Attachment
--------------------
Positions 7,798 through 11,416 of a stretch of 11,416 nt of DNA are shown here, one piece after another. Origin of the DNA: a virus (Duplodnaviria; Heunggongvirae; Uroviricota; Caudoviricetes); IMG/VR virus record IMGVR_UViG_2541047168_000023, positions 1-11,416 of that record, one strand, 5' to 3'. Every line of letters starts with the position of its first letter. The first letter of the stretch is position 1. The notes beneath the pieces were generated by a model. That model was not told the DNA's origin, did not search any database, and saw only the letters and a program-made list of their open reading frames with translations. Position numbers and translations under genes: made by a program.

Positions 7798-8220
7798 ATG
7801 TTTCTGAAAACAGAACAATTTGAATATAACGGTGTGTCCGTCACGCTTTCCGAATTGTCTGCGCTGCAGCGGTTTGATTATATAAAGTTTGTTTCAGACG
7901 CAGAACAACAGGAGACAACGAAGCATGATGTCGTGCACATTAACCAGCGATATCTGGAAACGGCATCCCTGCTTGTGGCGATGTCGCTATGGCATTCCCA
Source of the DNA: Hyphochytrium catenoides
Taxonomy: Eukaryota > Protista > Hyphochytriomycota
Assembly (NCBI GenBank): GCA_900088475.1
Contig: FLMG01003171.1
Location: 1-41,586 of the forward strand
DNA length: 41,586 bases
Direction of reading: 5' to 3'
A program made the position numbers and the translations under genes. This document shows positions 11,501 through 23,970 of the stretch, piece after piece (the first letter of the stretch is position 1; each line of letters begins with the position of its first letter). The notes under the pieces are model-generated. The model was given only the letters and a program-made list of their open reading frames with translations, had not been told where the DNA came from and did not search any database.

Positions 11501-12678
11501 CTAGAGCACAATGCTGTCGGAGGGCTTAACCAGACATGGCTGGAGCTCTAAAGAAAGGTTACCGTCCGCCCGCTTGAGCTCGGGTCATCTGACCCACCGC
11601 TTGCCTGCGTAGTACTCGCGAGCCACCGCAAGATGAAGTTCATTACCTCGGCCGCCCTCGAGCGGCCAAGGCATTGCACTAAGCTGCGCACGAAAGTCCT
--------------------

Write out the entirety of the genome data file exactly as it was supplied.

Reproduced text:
Positions 7,798 through 11,416 of a stretch of 11,416 nt of DNA are shown here, one piece after another. Origin of the DNA: a virus (Duplodnaviria; Heunggongvirae; Uroviricota; Caudoviricetes); IMG/VR virus record IMGVR_UViG_2541047168_000023, positions 1-11,416 of that record, one strand, 5' to 3'. Every line of letters starts with the position of its first letter. The first letter of the stretch is position 1. The notes beneath the pieces were generated by a model. That model was not told the DNA's origin, did not search any database, and saw only the letters and a program-made list of their open reading frames with translations. Position numbers and translations under genes: made by a program.

Positions 7798-8220
7798 ATG
7801 TTTCTGAAAACAGAACAATTTGAATATAACGGTGTGTCCGTCACGCTTTCCGAATTGTCTGCGCTGCAGCGGTTTGATTATATAAAGTTTGTTTCAGACG
7901 CAGAACAACAGGAGACAACGAAGCATGATGTCGTGCACATTAACCAGCGATATCTGGAAACGGCATCCCTGCTTGTGGCGATGTCGCTATGGCATTCCCA
Source of the DNA: Hyphochytrium catenoides
Taxonomy: Eukaryota > Protista > Hyphochytriomycota
Assembly (NCBI GenBank): GCA_900088475.1
Contig: FLMG01003171.1
Location: 1-41,586 of the forward strand
DNA length: 41,586 bases
Direction of reading: 5' to 3'
A program made the position numbers and the translations under genes. This document shows positions 11,501 through 23,970 of the stretch, piece after piece (the first letter of the stretch is position 1; each line of letters begins with the position of its first letter). The notes under the pieces are model-generated. The model was given only the letters and a program-made list of their open reading frames with translations, had not been told where the DNA came from and did not search any database.

Positions 11501-12678
11501 CTAGAGCACAATGCTGTCGGAGGGCTTAACCAGACATGGCTGGAGCTCTAAAGAAAGGTTACCGTCCGCCCGCTTGAGCTCGGGTCATCTGACCCACCGC
11601 TTGCCTGCGTAGTACTCGCGAGCCACCGCAAGATGAAGTTCATTACCTCGGCCGCCCTCGAGCGGCCAAGGCATTGCACTAAGCTGCGCACGAAAGTCCT